MARCH 10, 2023 CHAPEL OF THE HOLY SPIRIT ASSUMPTION UNIVERSITY
Scripture Readings: Job 19, 1, 23-27a; Romans 8:14-23; John 11:32-45
I’m not sure any other Gospel scene brings out the humanity of our Lord quite so powerfully. He weeps over the death of his friend Lazarus, and twice is greatly disturbed in spirit. When we pray at Mass at the conclusion of the Our Father that we be freed from all distress (pertubatio in Latin), included in that are the ways in which we bring distress upon ourselves by our sin. Here we have Jesus, free of the sin of Adam and, because of that, seeing with the clearest eyes and the purest heart – in the death of his friend – the wages of sin. He also has a premonition of what will be necessary to unbind not only Lazarus but all of us from sin’s enslavements. And so he is profoundly moved.
If I may be so presumptuous, let me say a word about Fr. Norman’s humanity, touched as it was by a desire for relationship and also by some of the disturbances, the perturbations, to which our fallen humanity is subject.
My one most memorable personal moment with him: in 2007, I went to St. Anne’s in Sturbridge where he was finding it difficult to climb the stairs into the sanctuary at St. Joachim’s. He was ready to give up being pastor, but he was not ready to retire. I was regional superior at the time, and when I asked him to go to 50 Old English Road, he reluctantly acceded to my request but said, quite adamantly,
“I’m not going there to cash in my chips”… or something to that effect – “I’m not going to die on the vine.” I think he may have been putting his finger into my chest as he said it!
One would be hard-pressed to find a pledge more faithfully kept…
Within months Fr. Norman could be found on stage in the first of several student theater productions either in a cameo appearance – Les Miz comes to mind – or providing backstage technical assistance. As a duck takes to water, he became involved in the WISE program on campus. It was as if WISE had been made for him. In those early years, he was on the regular cycle of presiders and preachers here in the Chapel, instructing us with his cosmological homilies. Before long he was a docent at the Russian Icon museum nearby, and in those days he rarely missed a lecture or a concert on campus. He also convened a reading group of friends from the College and even team-taught a course.
Our old French fathers were familiar with a school of psychology called characterology. One of the secondary qualities in that school’s list of temperaments was something called avidity. If we use the word at all in our common speech, it usually has the sense of enthusiastic, as in “an avid follower.” But its meaning in this context is closer to being hungry – hungry for knowledge, for human connection, for the varieties of human experience. It’s not a bad temperament for a historian, but, more than that, it hits upon a disposition toward life that marked the whole of Norman’s time as an Assumptionist.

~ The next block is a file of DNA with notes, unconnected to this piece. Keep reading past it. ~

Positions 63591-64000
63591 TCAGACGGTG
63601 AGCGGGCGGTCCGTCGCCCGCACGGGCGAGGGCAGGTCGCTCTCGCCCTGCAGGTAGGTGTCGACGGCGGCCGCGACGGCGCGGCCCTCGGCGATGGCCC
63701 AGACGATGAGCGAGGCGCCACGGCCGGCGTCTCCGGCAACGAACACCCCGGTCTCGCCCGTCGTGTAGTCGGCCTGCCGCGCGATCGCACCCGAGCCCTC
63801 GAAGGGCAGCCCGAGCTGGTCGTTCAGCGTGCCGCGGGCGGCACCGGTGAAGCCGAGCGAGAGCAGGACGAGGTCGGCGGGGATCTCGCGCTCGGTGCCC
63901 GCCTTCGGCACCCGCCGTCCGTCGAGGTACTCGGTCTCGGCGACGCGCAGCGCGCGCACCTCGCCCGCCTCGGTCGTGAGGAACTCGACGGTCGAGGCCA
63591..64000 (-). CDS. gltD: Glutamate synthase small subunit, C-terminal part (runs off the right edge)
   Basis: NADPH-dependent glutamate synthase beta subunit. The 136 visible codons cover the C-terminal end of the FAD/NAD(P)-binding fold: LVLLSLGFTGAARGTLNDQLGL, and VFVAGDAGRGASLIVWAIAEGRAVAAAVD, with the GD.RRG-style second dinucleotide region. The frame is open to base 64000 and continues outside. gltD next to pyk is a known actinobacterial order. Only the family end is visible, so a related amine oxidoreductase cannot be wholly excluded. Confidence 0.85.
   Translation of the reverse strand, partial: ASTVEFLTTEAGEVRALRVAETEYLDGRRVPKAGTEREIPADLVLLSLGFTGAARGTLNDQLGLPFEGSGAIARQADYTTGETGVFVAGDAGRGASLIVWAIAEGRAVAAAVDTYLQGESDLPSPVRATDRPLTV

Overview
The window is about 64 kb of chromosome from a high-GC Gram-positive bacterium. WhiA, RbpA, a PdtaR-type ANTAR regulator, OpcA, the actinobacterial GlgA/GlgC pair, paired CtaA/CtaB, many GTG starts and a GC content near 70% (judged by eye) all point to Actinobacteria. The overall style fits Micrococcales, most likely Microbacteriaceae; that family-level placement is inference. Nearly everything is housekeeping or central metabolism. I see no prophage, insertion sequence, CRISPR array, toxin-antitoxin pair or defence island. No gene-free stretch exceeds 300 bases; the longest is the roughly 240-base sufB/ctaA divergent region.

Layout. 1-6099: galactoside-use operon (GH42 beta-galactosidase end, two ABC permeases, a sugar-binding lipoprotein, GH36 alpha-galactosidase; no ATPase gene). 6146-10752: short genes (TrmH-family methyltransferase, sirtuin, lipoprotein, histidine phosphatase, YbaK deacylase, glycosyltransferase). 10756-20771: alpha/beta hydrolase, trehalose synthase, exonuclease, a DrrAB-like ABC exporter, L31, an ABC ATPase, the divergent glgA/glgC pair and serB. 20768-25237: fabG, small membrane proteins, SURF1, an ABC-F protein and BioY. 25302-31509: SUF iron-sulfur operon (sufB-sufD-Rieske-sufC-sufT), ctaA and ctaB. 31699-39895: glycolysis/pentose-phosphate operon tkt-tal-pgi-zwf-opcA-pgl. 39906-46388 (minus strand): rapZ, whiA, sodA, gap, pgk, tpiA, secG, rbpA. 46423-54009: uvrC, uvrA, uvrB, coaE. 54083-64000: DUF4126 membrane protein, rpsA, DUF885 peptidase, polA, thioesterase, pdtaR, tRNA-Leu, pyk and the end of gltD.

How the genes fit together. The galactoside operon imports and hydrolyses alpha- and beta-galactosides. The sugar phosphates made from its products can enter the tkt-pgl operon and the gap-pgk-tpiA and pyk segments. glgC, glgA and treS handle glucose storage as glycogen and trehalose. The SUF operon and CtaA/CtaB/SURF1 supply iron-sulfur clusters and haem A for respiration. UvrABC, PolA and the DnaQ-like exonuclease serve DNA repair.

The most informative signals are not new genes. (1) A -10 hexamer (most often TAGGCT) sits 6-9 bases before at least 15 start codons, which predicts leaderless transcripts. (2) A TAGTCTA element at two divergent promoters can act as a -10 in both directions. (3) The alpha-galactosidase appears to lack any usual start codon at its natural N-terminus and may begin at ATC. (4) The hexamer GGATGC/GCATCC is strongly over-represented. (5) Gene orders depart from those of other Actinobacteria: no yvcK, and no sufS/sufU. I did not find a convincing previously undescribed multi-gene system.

His itinerary as a religious took him to Rome for studies, to Jerusalem, to Peru and several other Latin American countries, and alas, to Worcester…
There are particular moments in our lives when grace builds upon nature, and Norman’s acceptance to go to Moscow was one of them: a kind of convergence of his avidity and his Assumptionist vocation to go wherever one is needed. As the last in the line of American Assumptionists to serve in that mission, there he found himself an up-close witness to this world-historical moment: the coming apart of the Soviet Union. But those Moscow years were also an important part of what I will call the pastoral turn in Norman’s priestly life. An important part of this was his coming to know and share fellowship with many African students, taking them under his wing, and staying connected to them even after returning home. Remarkably, two of those former students, one from Ghana and one now in England, are with us today to honor and pray for their former mentor.
One is not saved by one’s temperament, but by the Cross and by one’s participation in it. The many physical afflictions that Norman was asked to bear in recent years I think were especially difficult, but which he did so with a good deal of courage. The loss of his autonomy, his dependence on others he had to learn, not without struggle and anguish. He fought through it all.
Fr. Dinh told me that in the last hours of Norman’s conscious life, he cried quite a lot. It may be, as Dinh noted, that he was experiencing some physical pain. But I’m led to think there may be other reasons: an avid man having to let go of the beauty of this life; among these were his relationships, friends and caretakers who were devoted to him and towards whom he offered a sturdy friendship and companionship; prickly as he could be at times, he was a brother who shared life with his brothers at Old English Road for eighteen years, and Dinh said he wanted to say good-bye to them; may I venture to say the tears may have also been for the person before him, for Dinh himself, whom Norman could not help but see had cared for him deeply. Some tears of remorse, perhaps, but we’ll leave that up to God.
One has reason to hope that he was given some inkling of the avid love that God had for him and his own participation in the unbinding that Christ accomplishes for us all. May he rest in God’s eternal peace.
Fr. Dennis Gallagher, A.A.